Building classification

Asked January 30, 2013, 5:51 PM EST

I have been working to begin processing cheese on my farm. I have an adjoining milk parlor and milk house. I am hopeful I can temporarily process milk in my milk house. The fire risk is minimal in both sections.

I have seen and spoken with many people who claim that their operations classification is agricultural when processing their farms' milk into cheese only on a very small scale. Our county building department believes that this is a commercial operation, and the resulting change in classification requires a firewall between uses on the farm.

In the state of Colorado, there are very few examples, if any, of this type of operation. I have heard that in other states, Wisconsin primarily, processing of milk into cheese on a farm is simply an extension of an agricultural operation. Is this true? And if your area is set up this way, could you please help me get this information to my local county officials and Extension office? I feel that not only the processing of milk but of any other farm product, such as lettuce, should be considered agricultural.


1 Response

My area of expertise is food safety so I cannot address your question about operation classification. However, I can share information about the food safety risks associated with cheese to shed some light on the reasoning behind regulations and restrictions related to cheese production. In a review of food-borne illness outbreaks from 1998 to 2008, cheese was reported as the implicated food vehicle in 68 outbreaks, resulting in 1519 illnesses, 178 hospitalizations, and 3 deaths. After this report, in 2010, a multistate outbreak of E. coli O157:H7 associated with Bravo Farms’ cheese included 11 cases in Colorado. A multistate outbreak in 2012 of Listeria monocytogenes was associated with ricotta cheese, and four deaths were associated with this outbreak.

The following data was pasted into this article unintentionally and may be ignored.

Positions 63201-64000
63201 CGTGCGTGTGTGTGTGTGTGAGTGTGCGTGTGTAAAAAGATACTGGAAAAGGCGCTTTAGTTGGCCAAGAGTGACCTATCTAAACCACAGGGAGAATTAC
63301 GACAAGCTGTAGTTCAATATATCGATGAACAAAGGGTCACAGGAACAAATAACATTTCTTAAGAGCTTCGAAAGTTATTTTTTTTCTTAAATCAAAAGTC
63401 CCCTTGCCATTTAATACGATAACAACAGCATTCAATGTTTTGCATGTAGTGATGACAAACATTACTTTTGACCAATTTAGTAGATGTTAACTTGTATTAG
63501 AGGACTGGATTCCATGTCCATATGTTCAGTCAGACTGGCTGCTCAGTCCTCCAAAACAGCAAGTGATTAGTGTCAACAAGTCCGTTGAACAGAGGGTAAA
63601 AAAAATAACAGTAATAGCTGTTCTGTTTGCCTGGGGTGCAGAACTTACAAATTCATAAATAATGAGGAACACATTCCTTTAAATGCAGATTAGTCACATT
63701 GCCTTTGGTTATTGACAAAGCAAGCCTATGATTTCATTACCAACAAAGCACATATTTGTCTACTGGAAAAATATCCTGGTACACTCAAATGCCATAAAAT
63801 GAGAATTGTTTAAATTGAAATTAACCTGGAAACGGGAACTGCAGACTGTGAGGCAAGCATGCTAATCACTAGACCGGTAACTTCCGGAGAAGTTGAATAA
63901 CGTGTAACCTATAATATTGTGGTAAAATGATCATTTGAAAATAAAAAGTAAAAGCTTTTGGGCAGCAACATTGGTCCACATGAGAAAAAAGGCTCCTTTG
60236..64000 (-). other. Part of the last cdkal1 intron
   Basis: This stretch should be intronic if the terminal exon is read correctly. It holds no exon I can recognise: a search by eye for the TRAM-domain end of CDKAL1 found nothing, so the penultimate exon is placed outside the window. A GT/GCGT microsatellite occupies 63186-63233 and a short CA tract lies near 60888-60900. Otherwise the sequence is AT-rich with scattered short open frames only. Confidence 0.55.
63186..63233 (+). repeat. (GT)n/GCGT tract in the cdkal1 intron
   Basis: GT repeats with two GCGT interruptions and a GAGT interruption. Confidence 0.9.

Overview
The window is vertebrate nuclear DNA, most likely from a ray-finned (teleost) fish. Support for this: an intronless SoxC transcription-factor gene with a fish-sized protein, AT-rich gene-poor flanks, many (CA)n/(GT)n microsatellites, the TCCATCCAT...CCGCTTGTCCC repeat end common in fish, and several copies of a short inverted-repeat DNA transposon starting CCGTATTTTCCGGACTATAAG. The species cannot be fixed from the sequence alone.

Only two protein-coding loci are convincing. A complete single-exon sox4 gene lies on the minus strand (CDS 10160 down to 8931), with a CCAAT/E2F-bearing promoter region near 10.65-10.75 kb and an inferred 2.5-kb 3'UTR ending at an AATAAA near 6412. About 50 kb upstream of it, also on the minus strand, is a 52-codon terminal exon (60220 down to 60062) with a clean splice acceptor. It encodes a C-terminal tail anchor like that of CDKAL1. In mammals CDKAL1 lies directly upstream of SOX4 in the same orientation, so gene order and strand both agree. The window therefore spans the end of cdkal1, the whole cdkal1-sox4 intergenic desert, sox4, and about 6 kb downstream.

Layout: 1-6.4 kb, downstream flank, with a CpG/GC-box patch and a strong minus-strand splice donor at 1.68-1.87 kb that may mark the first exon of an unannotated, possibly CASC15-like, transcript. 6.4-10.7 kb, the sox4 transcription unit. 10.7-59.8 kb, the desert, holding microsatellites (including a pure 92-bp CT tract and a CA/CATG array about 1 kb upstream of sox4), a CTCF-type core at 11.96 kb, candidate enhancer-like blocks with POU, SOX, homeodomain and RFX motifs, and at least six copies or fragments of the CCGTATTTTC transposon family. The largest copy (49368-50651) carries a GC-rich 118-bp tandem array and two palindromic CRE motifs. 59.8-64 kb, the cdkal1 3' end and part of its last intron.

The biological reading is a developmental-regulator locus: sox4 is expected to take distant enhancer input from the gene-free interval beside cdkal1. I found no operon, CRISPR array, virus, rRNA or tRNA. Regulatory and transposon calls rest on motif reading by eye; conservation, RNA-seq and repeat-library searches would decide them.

As you can see, it is critical that good manufacturing practices be followed in cheese production facilities. The same is true with lettuce, which, according to the Center for Disease Control and Prevention, is actually the commodity most frequently found to be the source of food-borne illness outbreaks. There are considerable safety differences between raw agricultural products and ready-to-eat products, and this is why there must be regulatory differences pertaining to operations that produce the two different types of products.